'Spousal abuse' could be made a crime in Bahrain
Manama, March 25, 2014
Spousal abuse for financial gain could be criminalised in Bahrain, despite claims that there is no evidence such cases exist.
Bahrain's Shura Council yesterday ignored recommendations from the Supreme Council for Women, the Interior and Social Development Ministries, as well as its own woman and child committee to scrap the article in a new domestic abuse law, said a report in the Gulf Daily News (GDN), our sister publication.
"Bahrain's concerned bodies have no proven cases of this in all of the studies it has done on domestic abuse," said the Supreme Council for Women in a letter to the Shura Council.
"If this is included in the law it means that families would see more disputes, rather solve problems, and will oblige the government to compensate those affected in line with those sheltered for physical and psychological abuse.
"It is good the council has come up with a new version of abuse, which could be looked into in future, but not now."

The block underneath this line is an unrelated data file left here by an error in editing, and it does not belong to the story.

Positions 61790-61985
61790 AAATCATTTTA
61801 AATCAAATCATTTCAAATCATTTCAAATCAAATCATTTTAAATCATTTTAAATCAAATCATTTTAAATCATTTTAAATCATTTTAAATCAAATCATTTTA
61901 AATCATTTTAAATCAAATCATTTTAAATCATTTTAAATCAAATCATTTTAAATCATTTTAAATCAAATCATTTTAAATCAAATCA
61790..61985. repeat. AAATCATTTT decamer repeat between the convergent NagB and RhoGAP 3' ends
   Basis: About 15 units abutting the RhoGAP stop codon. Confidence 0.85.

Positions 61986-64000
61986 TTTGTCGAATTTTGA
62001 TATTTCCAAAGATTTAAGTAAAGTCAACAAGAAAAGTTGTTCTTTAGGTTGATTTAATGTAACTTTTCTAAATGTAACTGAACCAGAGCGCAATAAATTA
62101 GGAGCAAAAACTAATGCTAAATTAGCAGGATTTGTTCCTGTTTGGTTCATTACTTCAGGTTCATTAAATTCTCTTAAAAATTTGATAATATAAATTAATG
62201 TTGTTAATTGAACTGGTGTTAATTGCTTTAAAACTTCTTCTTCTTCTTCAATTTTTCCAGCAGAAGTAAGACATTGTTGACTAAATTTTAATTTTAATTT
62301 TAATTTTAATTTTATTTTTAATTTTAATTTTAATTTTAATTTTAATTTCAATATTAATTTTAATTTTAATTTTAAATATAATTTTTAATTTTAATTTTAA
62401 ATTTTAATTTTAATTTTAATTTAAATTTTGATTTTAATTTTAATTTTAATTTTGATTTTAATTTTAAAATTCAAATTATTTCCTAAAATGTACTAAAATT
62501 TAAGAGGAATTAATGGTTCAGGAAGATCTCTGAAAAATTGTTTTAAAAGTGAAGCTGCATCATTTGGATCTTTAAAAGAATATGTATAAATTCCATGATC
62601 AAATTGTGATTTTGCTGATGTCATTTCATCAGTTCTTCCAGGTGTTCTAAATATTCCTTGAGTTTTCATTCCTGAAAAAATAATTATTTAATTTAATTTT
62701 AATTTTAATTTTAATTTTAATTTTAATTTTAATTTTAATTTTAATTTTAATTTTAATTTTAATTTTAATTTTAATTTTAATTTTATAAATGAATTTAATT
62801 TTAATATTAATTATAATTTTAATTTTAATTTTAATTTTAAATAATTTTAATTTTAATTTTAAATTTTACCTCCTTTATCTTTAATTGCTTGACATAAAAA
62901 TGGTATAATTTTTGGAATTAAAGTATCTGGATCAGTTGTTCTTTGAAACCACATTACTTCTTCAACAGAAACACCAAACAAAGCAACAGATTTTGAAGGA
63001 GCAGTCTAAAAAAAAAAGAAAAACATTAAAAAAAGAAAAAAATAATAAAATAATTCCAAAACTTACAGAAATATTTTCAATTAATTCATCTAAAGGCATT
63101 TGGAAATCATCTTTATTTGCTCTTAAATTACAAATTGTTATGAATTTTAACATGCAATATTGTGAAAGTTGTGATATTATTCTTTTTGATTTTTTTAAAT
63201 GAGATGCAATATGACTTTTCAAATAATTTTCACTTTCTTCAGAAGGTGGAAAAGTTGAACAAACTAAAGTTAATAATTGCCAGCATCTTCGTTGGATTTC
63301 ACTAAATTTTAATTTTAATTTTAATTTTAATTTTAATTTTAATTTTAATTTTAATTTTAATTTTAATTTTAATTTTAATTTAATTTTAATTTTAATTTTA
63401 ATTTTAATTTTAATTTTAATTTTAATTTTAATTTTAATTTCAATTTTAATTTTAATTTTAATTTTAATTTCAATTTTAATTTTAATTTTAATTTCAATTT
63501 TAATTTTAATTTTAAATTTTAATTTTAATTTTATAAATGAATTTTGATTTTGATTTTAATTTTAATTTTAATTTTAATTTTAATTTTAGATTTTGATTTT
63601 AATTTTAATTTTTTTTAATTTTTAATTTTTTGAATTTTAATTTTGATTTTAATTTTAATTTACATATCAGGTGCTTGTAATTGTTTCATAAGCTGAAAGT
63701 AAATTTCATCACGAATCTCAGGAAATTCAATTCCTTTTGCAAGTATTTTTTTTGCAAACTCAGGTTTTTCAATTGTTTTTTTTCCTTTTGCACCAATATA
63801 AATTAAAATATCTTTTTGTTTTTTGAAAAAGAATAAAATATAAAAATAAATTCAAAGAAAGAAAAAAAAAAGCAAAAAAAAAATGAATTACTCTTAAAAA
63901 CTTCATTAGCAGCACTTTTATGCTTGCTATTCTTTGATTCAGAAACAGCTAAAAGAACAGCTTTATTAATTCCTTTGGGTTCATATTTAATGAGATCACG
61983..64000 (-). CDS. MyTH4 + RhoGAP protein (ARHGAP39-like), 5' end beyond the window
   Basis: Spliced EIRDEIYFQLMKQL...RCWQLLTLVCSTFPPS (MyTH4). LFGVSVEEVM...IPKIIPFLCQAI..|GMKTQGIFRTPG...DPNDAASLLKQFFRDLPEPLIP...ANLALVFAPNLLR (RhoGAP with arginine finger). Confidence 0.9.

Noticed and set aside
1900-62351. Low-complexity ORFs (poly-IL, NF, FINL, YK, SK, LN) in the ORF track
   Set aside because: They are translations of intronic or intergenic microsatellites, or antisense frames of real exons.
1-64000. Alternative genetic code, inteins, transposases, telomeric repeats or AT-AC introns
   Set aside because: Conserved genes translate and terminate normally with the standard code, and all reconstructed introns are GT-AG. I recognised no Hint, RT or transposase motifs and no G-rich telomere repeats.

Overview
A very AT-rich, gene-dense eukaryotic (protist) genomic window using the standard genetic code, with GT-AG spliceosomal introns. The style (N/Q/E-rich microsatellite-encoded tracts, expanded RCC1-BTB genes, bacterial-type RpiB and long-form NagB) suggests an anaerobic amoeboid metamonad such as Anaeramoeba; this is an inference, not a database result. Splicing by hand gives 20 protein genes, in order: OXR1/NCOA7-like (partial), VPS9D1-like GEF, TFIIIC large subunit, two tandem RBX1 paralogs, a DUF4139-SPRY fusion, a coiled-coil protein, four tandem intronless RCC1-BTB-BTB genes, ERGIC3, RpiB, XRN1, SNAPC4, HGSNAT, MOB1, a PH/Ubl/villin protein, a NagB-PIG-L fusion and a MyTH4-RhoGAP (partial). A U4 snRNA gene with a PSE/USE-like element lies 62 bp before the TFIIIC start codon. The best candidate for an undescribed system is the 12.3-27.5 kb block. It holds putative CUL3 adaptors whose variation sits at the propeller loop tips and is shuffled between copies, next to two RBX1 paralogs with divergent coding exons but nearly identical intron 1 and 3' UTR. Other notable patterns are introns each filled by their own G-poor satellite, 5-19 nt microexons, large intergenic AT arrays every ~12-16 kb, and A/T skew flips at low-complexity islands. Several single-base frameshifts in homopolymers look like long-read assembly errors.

An Interior Ministry official told councillors during the session that the issue was already covered under the Shariat (Islamic law) and other legislation.
"The suggestion presented by the council doesn't give an explanation on what spousal abuse for financial gain means," he said.
A Social Development Ministry official said if the council wanted to include such articles, it should also consider social and political abuse.
"The explanation that it is financial pressure within the family that denies members' freedom to use their money or property, or stop them from doing or going to work or financially draining them, needs a further explanation," said the official.
However, Dr Aysha Al Mubarak who proposed the article said there were clear cases that warranted it.
"There are cases in which the wife or husband are forced to give their wages or credit cards to their partners - or in other cases the husband is forced to register the family's home under the wife's name," she said.
"Other cases see one partner seize the inheritance of the other or force a consent contract to do whatever he or she wants with the other's finances or property."
The issue will be reviewed by the relevant committee, which will come up with a clear definition and punishments. - TradeArabia News Service